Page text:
> >>> communication
> >>> between libraries,educational institutions, and video producers and
> >>> distributors.
> >>>
> >>>
> >>>
> >>>
> >>> VIDEOLIB is intended to encourage the broad and lively discussion of
> >>> issues relating to the selection, evaluation,
> >>> acquisition,bibliographic
> >>> control, preservation, and use of current and evolving video
> >>> formats in
> >>> libraries and related institutions. It is hoped that the list will
> >>> serve
> >>> as an effective working tool for video librarians, as well as a
> >>> channel of
> >>> communication between libraries,educational institutions, and video
> >>> producers and distributors.
> >>>
> >>
> >>
> >> Gary Handman
> >> Director
> >> Media Resources Center
> >> Moffitt Library
> >> UC Berkeley
> >>
> >> 510-643-8566
> >> ghandman@library.berkeley.edu
> >> http://www.lib.berkeley.edu/MRC
> >>
> >> "I have always preferred the reflection of life to life itself."
> >> --Francois Truffaut
> >>
> >>
> >> VIDEOLIB is intended to encourage the broad and lively discussion of
> >> issues relating to the selection, evaluation,
> >> acquisition,bibliographic control, preservation, and use of current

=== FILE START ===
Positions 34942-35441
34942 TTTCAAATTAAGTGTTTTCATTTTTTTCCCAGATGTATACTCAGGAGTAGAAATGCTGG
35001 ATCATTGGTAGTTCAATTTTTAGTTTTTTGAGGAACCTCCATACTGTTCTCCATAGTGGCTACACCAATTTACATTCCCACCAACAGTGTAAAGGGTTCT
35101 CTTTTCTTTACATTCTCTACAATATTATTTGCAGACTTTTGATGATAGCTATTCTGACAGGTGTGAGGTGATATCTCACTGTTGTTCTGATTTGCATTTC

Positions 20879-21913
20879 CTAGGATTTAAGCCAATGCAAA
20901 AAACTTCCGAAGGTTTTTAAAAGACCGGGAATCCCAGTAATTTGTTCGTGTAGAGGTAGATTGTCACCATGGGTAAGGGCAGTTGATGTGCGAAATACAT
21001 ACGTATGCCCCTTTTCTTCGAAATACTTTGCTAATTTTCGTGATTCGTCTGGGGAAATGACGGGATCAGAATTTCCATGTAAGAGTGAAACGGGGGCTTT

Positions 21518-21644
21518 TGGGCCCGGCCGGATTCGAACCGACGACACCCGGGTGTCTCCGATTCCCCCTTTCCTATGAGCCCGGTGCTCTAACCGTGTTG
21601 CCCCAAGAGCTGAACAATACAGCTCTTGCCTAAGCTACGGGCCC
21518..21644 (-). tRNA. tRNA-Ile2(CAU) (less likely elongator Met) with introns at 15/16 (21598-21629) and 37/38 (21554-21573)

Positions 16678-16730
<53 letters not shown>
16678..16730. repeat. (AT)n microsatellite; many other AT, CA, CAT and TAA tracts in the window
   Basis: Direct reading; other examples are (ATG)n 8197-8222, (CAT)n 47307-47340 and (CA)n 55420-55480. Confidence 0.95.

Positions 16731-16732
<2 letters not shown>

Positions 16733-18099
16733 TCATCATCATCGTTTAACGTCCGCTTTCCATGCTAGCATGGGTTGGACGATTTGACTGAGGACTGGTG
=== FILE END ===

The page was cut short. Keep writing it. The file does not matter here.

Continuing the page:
> >> and evolving video formats in libraries and related institutions. It
> >> is hoped that the list will serve as an effective working tool for
> >> video librarians, as well as a channel of communication between
> >> libraries,educational institutions, and video producers and
> >> distributors.
> >
> > VIDEOLIB is intended to encourage the broad and lively discussion of
> > issues relating to the selection, evaluation, acquisition,bibliographic
> > control, preservation, and use of current and evolving video formats in
> > libraries and related institutions. It is hoped that the list will serve
> > as an effective working tool for video librarians, as well as a channel
> of
> > communication between libraries,educational institutions, and video
> > producers and distributors.
> >
>
>
> Gary Handman
> Director
> Media Resources Center
> Moffitt Library
> UC Berkeley
>
> 510-643-8566
> ghandman@library.berkeley.edu
> http://www.lib.berkeley.edu/MRC
>
> "I have always preferred the reflection of life to life itself."
> --Francois Truffaut
>
>
> VIDEOLIB is intended to encourage the broad and lively discussion of issues
> relating to the selection, evaluation, acquisition,bibliographic control,
> preservation, and use of current and evolving video formats in libraries and
> related institutions. It is hoped that the list will serve as an effective
> working tool for video librarians, as well as a channel of communication
> between libraries,educational institutions, and video producers and
> distributors.
>

VIDEOLIB is intended to encourage the broad and lively discussion of issues relating to the selection, evaluation, acquisition,bibliographic control, preservation, and use of current and evolving video formats in libraries and related institutions. It is hoped that the list will serve as an effective working tool for video librarians, as well as a channel of communication between libraries,educational institutions, and video producers and distributors.
Received on Thu Nov 12 06:22:59 2009